U of T Law will be participating, through Fernandez’s membership in BASAN, in a project to develop a research agenda around alternatives to incarceration and convictions with colleagues at the University of Denver, Wesleyan University, Lewis and Clark Law School, and the Animal Law & Policy Program at Harvard Law School. JD student Deniz Yilmaz will be working on the project through a fellowship provided by the network.

“I am also very excited that Brooks' support has made it possible to hire an Animal Law research associate, a role that will be held by Osgoode Hall Law School graduate, Samantha Skinner. Sam comes with a wealth of experience in animal law. It is a wonderful thing for the university and the field that they are coming to fill this important role."

Skinner will be working with Fernandez and research librarians at the Bora Laskin Law Library to develop a Canadian version of the Brooks Animal Law Digest as well as a survey or repository of Canadian Animal Law.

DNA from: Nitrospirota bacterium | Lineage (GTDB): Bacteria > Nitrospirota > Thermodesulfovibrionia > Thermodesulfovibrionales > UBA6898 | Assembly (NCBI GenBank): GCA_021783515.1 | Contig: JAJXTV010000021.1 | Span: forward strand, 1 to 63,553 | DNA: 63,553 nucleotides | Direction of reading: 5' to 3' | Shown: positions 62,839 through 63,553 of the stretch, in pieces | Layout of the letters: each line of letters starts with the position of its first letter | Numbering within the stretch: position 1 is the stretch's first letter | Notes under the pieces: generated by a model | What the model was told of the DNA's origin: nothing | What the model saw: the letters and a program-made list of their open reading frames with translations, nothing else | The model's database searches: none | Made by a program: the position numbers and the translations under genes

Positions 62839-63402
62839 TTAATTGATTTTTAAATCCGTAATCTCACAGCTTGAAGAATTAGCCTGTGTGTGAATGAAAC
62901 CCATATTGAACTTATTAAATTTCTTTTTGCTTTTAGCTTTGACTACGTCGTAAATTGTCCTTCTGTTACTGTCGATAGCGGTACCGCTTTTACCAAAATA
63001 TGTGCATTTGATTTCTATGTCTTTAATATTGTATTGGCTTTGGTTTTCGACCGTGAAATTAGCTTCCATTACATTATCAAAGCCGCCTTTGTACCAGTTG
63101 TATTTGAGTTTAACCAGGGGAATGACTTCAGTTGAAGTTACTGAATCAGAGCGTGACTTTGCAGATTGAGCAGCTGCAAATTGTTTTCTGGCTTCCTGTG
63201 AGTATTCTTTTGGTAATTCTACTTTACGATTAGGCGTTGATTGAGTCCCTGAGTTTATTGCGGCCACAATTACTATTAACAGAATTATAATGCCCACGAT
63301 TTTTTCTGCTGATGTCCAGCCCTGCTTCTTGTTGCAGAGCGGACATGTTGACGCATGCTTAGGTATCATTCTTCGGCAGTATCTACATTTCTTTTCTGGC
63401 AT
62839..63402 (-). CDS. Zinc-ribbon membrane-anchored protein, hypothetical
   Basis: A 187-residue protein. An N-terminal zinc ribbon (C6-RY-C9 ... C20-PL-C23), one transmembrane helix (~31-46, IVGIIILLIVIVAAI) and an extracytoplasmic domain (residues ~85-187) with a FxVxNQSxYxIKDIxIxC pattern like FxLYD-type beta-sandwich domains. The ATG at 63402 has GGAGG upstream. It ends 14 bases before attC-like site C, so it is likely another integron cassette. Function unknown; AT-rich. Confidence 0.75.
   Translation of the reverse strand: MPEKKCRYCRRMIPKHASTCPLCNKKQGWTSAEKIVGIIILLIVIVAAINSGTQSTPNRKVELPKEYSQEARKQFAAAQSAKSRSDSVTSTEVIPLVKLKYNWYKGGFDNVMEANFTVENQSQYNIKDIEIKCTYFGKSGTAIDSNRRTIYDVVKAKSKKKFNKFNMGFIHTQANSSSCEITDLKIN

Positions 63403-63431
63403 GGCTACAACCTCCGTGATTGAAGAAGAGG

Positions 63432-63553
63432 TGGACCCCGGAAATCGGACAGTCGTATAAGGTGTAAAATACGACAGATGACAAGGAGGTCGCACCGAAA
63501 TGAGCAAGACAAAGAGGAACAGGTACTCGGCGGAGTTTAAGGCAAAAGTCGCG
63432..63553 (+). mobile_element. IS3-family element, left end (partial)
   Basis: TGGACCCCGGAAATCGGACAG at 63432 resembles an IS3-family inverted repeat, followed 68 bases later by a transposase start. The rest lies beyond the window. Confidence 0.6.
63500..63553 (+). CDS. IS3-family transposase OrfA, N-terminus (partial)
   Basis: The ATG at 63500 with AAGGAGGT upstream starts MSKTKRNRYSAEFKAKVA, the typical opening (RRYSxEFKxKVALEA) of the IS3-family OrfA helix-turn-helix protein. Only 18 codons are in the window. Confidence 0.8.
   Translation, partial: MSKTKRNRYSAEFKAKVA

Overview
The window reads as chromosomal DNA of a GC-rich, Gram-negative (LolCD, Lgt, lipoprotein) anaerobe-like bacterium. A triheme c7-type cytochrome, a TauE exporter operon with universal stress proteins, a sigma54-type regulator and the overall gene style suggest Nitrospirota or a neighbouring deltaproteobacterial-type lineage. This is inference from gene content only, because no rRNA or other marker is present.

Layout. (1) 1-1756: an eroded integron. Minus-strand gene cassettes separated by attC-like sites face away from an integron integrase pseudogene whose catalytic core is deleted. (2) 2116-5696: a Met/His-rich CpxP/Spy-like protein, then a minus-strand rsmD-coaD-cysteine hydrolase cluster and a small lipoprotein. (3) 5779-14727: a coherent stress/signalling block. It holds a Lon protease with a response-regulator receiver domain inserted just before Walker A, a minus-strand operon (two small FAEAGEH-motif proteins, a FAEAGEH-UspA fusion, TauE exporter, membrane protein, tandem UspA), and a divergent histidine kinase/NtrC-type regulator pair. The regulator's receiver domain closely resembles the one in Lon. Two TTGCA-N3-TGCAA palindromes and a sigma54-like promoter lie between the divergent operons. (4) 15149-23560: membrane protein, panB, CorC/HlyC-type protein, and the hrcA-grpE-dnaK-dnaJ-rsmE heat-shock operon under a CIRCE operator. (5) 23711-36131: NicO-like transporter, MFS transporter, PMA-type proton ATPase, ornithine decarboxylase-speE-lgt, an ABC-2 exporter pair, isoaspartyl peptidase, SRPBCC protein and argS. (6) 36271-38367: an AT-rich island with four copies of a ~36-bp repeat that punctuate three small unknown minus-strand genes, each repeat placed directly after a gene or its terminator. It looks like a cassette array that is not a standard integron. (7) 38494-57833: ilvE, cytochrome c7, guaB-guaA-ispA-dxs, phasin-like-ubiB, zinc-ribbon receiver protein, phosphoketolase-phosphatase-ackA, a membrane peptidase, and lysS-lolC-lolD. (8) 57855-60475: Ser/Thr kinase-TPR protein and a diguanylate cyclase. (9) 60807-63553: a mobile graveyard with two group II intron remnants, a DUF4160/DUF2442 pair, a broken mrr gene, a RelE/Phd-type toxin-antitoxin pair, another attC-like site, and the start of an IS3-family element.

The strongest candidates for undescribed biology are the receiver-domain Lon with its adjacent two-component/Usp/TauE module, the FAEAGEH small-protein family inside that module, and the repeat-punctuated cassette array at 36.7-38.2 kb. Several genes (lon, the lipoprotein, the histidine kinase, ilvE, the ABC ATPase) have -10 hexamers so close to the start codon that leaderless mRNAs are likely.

As for future research directions?

“I'm really interested in fish. I feel people don't think about fish at all and it’s something we all need to think about, whether it be the fish on fish farms and their welfare or the environmental impacts of these farms. Something like the ‘quasi’ idea could work for fish,” Fernandez explains. “It could also work for a lot of other nonhuman animals who have no hope of ever making into the category ‘person.’”

“Animal protection issues are intertwined not only with environmental issues but also those that impact human health – not just in relationship to food and what we eat – but also in terms of mental health issues for those who harm nonhuman animals and those who see them suffer, in addition to the many potentially positive connections between human health and animal health.”